Photos and text by Luis Alonso Pérez
The tradition most passionately celebrated by Mexicans is, without a doubt, the Virgen de Guadalupe day. She’s called “Mother of Mexico” and every December 12 her children celebrate the anniversary of her appearance to Juan Diego with all their hearts.
Every year millions of Catholics from small towns and large cities do a pilgrimage to the Guadalupe basilica in Mexico City. Some participate in this long journeys pleading for a miracle or at least a little help. Others do it to pay off a debt with the “Virgencita”.
This Year, around two million Mexicans made a pilgrimage. More than 300 groups of pilgrims arrived to the Basilica from states like Veracruz, Puebla, Hidalgo and Guerrero.
People from Tijuana organized their own pilgrimage on the evening of Saturday, December 11. Thousands of people gathered in Miguel Hidalgo market, and marched on foot or in decorated trucks with large images of the Virgin for two hours and a half, until they reached the cathedral in downtown Tijuana. When they arrived fireworks started blasting and filled the sky with colors.
Since early morning Sunday Catholics started arriving to the cathedral to sing the “Mañ-anitas” and to listen to the mass in honor of the Virgin. Many people passed by the church on their way to work in order to see the virgin at least for a quick moment.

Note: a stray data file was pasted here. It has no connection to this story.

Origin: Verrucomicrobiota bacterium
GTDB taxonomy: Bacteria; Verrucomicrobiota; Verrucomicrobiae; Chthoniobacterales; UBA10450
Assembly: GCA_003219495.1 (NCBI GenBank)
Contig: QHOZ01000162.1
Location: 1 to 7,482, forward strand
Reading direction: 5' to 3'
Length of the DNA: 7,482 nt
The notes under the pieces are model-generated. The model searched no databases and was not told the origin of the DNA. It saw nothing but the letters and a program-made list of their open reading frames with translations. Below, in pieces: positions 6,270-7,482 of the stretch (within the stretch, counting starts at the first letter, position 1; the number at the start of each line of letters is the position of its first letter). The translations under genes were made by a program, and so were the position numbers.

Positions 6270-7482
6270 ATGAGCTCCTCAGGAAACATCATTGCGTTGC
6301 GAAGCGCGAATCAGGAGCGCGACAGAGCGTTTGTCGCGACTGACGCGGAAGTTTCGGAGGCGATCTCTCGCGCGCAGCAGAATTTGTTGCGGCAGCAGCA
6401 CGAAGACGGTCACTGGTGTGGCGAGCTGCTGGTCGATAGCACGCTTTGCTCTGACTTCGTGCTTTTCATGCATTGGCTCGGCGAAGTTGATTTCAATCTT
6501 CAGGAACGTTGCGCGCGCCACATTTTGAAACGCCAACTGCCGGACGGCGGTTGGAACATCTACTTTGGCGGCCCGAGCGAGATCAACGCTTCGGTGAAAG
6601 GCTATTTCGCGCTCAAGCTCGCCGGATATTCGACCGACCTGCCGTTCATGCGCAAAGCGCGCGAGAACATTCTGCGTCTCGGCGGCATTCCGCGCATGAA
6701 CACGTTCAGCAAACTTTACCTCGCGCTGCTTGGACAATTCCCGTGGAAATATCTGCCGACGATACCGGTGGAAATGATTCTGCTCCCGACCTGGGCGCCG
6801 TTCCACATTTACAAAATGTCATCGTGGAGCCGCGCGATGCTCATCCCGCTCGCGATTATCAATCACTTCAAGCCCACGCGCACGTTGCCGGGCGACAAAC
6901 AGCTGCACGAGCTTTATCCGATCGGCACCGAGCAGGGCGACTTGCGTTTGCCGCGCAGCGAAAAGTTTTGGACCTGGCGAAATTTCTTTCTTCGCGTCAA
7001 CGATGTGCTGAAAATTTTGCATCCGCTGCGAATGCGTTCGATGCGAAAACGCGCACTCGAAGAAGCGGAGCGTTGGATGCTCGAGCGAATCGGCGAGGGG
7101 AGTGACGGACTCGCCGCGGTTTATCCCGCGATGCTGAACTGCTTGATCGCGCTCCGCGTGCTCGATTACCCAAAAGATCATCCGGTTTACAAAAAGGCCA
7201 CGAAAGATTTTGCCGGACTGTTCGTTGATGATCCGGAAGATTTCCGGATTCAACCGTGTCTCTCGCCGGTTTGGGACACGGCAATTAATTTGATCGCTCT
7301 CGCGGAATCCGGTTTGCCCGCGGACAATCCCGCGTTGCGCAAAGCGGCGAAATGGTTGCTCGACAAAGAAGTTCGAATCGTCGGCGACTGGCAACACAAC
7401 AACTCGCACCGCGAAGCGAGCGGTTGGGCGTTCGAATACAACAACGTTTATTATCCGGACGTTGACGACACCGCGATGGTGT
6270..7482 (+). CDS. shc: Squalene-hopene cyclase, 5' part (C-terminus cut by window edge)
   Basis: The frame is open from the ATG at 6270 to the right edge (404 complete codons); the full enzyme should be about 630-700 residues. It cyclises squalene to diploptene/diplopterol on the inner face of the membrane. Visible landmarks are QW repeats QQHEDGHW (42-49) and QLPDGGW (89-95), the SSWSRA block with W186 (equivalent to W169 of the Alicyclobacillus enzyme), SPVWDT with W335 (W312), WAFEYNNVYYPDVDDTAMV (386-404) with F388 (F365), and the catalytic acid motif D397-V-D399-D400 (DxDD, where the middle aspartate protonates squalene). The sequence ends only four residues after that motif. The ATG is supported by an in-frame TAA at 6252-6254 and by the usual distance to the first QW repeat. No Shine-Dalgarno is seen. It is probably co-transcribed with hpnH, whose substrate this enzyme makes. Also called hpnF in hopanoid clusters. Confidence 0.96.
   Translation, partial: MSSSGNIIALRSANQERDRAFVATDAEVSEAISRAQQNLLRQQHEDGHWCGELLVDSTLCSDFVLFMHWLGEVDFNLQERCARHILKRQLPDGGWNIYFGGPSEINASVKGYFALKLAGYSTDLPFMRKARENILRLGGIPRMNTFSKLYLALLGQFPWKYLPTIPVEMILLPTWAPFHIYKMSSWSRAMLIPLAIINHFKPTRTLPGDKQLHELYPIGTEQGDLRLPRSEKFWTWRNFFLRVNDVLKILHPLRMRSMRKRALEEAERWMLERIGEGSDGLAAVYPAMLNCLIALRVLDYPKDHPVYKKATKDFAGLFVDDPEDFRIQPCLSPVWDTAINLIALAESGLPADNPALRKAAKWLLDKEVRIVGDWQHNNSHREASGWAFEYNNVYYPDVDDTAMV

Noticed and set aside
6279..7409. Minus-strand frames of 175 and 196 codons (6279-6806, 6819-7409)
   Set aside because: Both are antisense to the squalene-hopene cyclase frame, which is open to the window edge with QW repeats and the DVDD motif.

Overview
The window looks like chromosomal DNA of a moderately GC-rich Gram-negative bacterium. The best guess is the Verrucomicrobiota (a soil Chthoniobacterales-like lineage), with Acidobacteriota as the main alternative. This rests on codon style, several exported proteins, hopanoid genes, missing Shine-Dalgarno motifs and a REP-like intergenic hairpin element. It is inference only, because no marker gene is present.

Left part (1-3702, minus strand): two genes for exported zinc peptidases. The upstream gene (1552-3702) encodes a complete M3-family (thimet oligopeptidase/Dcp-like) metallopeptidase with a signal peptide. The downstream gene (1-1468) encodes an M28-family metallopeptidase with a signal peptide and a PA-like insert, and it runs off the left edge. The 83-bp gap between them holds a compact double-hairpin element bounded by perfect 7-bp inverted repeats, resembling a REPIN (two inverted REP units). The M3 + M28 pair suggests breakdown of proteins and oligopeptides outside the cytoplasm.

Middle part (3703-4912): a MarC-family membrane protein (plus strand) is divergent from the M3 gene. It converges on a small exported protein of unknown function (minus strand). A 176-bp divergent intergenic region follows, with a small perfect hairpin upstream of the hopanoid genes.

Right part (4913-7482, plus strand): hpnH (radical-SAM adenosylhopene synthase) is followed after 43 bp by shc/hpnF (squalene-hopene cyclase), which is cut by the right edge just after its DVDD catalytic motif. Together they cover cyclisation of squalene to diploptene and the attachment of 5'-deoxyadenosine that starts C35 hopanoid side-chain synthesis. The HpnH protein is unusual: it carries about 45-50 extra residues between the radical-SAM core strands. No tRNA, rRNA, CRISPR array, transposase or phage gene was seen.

When the sun started shinning, families started arriving and crowding Martinez street. Everyone was swarming around the entrance eager to get in. Hundreds of people waited for hours so they could listen to mass or at least get a close look at the virgin’s image.
Parents carried their little children on their shoulders and the older ones helped their grandmothers in.
Many little boys went to church dressed like Juan Diego and some little girls where dressed with typical costumes. Everyone wanted their souvenir picture taken in front of a painting of the virgin appearing to Juan Diego in the Tepeyac hill.
Outside was a big celebration going on underneath blue and green tents. Dozens of stands selling music, gifts, Christmas decorations and images of the Virgen de Guadalupe on rosaries, candles, posters, t-shirts and compact disks that hang in the car’s rear view mirror. The smell of pozole, barbacoa and chiles rellenos traveled all over the place, food stands had every seat busy.
When people got in the church they lowered their voice and acted respectfully, but the pushing didn’t stop, it just became more discreet. Everyone was looking up, admiring the large image of the Virgen de Guadalupe hanging up on the altar. For many kids this was the first time they saw it and for some elderly people, it might be their last.
For many, Dia de la Virgen is no more than an obligated visit to the church, but for most Mexican Catholics this is a tradition they celebrate with their hearts. Their faces reflected the great faith people have in the “Guadalupana”, many where praying so faithfully that tears rolled down their cheeks.
At the end of the day, everyone went back home happy because they had been with the “Virgencita” in her special day.